• rate this
    +2

    Comment number 73.

    Make it a nationilised bank and call it wiliams and glyns, its a profitable bank so keep it under public ownership but run it to make profits for the tax payer.

  • rate this
    -2

    Comment number 72.

    Santander have decided they would rather invest in F1, especially those pretty young ladies in red dresses.
    Lady in Reddddddddddddd.

  • rate this
    0

    Comment number 71.

    Who Would want to buy any part of a british bank with their immoral and outright corrupt practices who can blame them i wouldent touch them with a barge pole maybe the govt should start a new not for profit bank where people can put their wages and savings with out the threat of the bank going kaput with their shady dealings

  • rate this
    0

    Comment number 70.

    if you want to remain an RBS customer but dont use the branches ring them up and ask them for a form to move your account to a scottish branch to avoid the sale.

    They cant inform you to do this under EU laws but you can then carry on with your account and keep all your online banking and phone app banking without any problems.

    If you need to use a branch u can use natwest to pay in cash.

  • rate this
    +1

    Comment number 69.

    as with most of the ram shackle thing that is europe and the eu......i got this thing that spanish banks still have blokes on donkeys taking the money over hills in saddle bags every day , watching out for latter day butch cassidys and sundance kids making a hit.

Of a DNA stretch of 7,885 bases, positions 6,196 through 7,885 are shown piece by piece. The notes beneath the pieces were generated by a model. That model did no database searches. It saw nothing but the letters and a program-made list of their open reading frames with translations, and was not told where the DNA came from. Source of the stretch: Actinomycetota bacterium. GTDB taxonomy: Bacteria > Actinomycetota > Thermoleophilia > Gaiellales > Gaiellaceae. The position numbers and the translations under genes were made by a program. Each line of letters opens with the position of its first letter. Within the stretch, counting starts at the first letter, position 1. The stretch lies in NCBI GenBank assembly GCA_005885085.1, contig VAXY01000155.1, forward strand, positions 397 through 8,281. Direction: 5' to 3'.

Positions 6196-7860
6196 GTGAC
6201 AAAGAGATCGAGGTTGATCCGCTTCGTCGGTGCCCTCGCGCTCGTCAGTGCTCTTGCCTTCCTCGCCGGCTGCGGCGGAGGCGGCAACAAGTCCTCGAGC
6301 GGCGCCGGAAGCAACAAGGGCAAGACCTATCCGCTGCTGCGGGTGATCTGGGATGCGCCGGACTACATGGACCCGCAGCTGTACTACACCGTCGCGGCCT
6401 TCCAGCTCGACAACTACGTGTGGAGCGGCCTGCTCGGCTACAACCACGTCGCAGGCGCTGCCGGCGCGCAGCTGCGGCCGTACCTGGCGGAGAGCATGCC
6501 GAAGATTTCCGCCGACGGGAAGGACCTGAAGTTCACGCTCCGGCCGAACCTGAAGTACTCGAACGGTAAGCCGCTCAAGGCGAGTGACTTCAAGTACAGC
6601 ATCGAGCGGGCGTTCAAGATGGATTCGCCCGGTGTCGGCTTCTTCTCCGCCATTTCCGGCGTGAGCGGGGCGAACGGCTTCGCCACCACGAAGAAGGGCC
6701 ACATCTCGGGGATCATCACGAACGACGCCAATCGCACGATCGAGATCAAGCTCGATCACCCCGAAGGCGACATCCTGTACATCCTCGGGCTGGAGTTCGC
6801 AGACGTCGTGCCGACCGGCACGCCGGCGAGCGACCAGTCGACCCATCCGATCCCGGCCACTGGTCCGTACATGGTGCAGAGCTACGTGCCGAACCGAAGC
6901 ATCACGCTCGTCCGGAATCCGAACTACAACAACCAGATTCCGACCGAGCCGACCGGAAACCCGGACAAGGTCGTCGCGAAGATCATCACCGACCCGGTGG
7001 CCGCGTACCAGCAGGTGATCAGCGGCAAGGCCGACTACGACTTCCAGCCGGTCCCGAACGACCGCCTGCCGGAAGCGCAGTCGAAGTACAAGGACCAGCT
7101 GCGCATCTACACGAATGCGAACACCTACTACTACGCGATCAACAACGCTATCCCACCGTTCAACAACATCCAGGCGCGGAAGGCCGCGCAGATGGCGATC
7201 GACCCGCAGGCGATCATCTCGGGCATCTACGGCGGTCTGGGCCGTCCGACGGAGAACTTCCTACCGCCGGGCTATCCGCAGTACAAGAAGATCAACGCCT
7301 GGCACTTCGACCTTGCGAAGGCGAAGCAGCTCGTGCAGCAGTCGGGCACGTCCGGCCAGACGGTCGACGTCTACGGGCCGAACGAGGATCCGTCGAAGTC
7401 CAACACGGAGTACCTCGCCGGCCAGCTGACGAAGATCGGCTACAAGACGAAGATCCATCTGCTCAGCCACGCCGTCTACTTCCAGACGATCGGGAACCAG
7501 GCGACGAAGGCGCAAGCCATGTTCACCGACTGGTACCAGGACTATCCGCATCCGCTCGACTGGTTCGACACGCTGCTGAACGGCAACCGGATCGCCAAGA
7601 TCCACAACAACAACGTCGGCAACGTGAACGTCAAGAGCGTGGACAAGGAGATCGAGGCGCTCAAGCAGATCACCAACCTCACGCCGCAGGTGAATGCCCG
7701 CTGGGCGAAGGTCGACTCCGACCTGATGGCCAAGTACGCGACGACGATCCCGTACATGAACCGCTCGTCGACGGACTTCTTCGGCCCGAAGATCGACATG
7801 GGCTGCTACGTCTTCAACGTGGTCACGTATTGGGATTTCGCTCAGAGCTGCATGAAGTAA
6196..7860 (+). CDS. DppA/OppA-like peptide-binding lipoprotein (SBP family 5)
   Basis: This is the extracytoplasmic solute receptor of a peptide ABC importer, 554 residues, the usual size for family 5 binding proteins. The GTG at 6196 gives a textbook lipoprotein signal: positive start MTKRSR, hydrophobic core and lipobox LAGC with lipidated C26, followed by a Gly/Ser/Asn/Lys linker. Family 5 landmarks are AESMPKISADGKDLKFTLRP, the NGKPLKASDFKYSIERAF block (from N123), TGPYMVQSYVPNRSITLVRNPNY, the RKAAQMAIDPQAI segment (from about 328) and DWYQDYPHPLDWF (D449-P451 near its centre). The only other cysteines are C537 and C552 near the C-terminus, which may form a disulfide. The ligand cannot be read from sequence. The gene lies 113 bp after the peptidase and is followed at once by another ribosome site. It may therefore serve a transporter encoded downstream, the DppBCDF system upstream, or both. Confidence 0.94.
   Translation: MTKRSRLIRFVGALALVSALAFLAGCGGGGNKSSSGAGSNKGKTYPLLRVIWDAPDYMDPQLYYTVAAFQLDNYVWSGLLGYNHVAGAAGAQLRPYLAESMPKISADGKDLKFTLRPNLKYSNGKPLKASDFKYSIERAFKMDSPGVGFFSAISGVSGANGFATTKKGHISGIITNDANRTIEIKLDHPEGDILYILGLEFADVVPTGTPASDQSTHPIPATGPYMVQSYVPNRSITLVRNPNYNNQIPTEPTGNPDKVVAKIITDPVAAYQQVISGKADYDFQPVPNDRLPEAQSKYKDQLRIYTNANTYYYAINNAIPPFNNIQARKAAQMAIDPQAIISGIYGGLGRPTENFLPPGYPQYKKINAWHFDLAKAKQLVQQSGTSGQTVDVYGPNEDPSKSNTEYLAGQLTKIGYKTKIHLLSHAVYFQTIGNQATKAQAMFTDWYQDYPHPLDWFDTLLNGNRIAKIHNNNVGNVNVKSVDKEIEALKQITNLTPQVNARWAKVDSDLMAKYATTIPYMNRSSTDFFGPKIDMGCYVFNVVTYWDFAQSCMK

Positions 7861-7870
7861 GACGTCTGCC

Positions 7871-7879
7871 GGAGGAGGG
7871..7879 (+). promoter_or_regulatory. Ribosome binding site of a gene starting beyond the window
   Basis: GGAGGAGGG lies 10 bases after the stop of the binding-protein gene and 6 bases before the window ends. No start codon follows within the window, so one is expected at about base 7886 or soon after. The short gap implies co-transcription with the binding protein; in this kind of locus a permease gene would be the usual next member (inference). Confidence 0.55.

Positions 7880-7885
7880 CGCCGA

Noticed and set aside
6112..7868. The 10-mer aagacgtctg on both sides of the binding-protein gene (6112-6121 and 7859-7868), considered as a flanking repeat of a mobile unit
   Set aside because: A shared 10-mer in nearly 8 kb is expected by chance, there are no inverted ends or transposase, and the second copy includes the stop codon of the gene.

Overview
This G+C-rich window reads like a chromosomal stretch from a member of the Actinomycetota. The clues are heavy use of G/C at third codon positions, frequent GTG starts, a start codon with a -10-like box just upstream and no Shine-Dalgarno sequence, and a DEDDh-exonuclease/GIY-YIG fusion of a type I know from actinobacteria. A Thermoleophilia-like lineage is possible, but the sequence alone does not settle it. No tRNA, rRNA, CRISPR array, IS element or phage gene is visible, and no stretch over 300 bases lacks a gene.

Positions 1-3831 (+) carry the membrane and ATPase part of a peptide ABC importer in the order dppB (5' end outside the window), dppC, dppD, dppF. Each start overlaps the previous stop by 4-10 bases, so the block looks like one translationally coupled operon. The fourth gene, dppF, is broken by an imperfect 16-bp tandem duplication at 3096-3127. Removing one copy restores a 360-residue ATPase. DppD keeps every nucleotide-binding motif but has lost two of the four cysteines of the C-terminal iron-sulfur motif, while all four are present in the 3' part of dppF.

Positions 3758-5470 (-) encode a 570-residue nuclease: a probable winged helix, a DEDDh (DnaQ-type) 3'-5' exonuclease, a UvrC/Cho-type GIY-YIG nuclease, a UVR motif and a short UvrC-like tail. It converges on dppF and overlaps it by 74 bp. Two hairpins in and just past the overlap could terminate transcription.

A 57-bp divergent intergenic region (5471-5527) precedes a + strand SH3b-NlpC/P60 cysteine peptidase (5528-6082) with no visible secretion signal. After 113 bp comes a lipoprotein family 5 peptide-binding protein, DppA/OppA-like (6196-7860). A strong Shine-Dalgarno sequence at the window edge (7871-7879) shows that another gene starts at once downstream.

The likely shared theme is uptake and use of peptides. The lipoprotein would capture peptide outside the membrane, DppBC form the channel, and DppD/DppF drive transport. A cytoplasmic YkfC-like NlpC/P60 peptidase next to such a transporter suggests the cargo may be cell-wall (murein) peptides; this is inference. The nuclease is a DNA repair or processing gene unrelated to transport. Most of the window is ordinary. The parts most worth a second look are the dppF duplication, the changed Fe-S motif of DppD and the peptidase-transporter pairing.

• rate this
    +1

    Comment number 68.

    Could this be because Santader (or dan dare as we also know them)! would need to hold more money against any new debts that they would be taking on? and if / when spain does take the bail out there will be conditions?!
    Also if RBS can wriggle out of the branch sales does that mean lloyds can as well?!

  • rate this
    0

    Comment number 67.

    #60. ronnieboy1

    "#26 whats happens if you dont have access to a computer?"

    You are doomed to endless personal questions about whether you are happy about your insurance/pension/car recovery etc.

    And what to do with 5 year old bank statements.

  • rate this
    +5

    Comment number 66.